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Published: Wednesday, 5/10/2006

Elephants are not sacred cows

The Blade needs to get with the times. Zoos are no longer a menagerie of creatures locked up for our entertainment. Many zoos have decided that keeping elephants is not conducive to their mission, and it was shortsighted to suggest in your May 7 editorial that maybe the Toledo Zoo should just shut down if it goes in the same direction.

Zoos are given permits to keep and display threatened and endangered wildlife (including elephants) due to the perception that their doing so aids in the recovery of the species. Conservation is now at the heart of the mission of the American Zoo and Aquarium Association and the Toledo Zoo. The Blade and the public at large should encourage our zoo to critically and openly examine all of its programs and actions in light of its mission and understand that difficult decisions may be necessary.

Maybe elephants fit into the mission of the Toledo Zoo; maybe they do not. In either case, I sincerely hope that decisions of this magnitude are not based simply on the fate of tax levies!

Given the global crisis facing biodiversity and the limited resources available to save the estimated 16,118 species threatened with extinction, it would be irresponsible for a conservation organization to declare anything a "sacred cow," even our beloved elephants.

Gregory Lipps

Delta, Ohio

Editor's note: Mr. Lipps was a zookeeper at the Toledo Zoo from 1995 to 2001.

Once again my gas-guzzling Goliath of a truck takes a hit from a civic-minded do-gooder. I've served my country, I recycle everything that's accepted, buy American whenever possible, and drive an American truck. If you can't say the same, maybe you need to get your ducks in a row before you worry about mine.

Denny Daly

Heatherbank Road

I have a real problem with anyone not elected by "We the people of the United States of America" presuming to speak for me about matters concerning our government - particularly the executive branch.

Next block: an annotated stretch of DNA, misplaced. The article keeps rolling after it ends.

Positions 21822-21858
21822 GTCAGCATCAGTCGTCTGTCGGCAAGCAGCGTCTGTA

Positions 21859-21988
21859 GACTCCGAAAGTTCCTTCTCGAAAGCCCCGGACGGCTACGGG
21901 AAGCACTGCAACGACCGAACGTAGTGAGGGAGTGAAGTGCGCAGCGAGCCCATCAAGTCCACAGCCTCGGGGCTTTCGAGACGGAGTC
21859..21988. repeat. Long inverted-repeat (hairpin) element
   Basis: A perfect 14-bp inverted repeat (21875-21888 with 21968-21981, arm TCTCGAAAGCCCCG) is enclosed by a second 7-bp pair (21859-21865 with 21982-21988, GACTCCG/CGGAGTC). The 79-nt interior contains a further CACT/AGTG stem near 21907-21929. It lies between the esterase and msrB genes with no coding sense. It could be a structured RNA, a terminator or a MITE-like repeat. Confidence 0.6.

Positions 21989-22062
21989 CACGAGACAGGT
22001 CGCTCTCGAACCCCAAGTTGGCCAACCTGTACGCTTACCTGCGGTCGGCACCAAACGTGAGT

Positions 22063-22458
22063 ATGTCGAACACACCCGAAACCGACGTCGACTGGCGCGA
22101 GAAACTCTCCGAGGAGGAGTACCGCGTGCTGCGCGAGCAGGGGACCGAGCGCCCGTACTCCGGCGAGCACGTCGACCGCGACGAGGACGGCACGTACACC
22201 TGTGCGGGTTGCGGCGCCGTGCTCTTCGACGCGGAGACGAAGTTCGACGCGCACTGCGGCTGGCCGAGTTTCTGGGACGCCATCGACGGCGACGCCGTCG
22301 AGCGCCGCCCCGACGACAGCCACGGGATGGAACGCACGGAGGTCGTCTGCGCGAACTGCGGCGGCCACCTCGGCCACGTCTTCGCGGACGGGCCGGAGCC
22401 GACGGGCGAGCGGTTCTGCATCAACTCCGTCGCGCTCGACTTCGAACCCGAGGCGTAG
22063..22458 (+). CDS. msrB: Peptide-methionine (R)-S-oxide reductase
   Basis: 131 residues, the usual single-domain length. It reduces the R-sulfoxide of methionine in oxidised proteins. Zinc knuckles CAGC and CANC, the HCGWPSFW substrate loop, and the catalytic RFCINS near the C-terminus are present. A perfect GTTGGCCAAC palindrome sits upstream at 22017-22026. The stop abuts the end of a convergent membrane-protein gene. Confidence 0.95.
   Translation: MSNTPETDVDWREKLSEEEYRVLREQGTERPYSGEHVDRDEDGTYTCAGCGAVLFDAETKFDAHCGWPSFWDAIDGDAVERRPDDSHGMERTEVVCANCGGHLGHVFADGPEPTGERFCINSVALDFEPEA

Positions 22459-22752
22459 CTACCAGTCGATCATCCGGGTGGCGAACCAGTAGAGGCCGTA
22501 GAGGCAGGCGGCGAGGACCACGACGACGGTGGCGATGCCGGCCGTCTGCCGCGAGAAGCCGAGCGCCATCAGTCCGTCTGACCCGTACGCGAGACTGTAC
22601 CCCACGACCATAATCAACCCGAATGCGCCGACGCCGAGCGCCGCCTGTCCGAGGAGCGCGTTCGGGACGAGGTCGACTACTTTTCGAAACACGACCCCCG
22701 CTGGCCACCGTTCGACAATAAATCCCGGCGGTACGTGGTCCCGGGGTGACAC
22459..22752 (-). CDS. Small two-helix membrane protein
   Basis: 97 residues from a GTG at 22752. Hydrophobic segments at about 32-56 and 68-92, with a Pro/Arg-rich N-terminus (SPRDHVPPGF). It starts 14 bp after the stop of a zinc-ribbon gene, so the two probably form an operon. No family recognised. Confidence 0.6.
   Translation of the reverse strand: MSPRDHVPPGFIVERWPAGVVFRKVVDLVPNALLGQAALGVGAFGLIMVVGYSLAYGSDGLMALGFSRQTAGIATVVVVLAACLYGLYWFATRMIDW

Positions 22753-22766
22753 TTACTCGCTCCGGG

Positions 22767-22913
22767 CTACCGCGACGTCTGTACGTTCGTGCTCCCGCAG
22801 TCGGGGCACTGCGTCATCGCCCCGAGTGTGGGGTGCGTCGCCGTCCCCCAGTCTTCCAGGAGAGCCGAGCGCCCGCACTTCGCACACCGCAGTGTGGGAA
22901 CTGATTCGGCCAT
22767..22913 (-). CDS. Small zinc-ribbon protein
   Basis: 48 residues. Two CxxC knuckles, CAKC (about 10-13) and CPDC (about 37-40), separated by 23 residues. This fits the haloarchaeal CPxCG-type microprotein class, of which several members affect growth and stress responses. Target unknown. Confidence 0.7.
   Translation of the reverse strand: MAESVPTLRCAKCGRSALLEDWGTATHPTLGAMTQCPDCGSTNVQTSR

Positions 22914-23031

Ellen Goodman noted in a column: "Bush forgets 9/11 belongs to us all." And the gentleman who quoted her in a letter to the Readers' Forum added: "President George W. Bush saw 9/11 differently than the rest of us." Even Johnny Carson's Carnac the Magnificent could not possibly have known how President Bush "saw" 9/11.

I, for one, am thankful that George W. Bush was president on 9/11. I believed he would be strengthened and guided by his faith in God to uphold the oath he took when he was sworn into office. I believed in him then and I believe in him now.

Following the 9/11 attack, Osama bin Laden warned that we should fear his "second army - made up of those who were 12-15 years old at that time." This second wave of terrorists could have been born in America and therefore be U.S. citizens. President Bush is using resources available to him as a wartime president to do everything in his power to prevent terrorists from abroad or within from ever attacking us on our shores again.

I believe that the monitoring of calls from known terrorists to persons in the U.S. or calls from the U.S. to terrorists abroad is one of those wartime powers.

Joyce Lewis

Leicester Road

Isn't it ironic when the Village of Waterville has been fighting to implement measures to preserve the village's historic past, it is doing just the opposite when it comes to one of our village's own buildings?

While it's true that today we may not think that the "old fire station" is historic, if we let the building stand the test of time, allowing it to serve the public for another 100 years, our great-grandchildren will certainly think it is historic.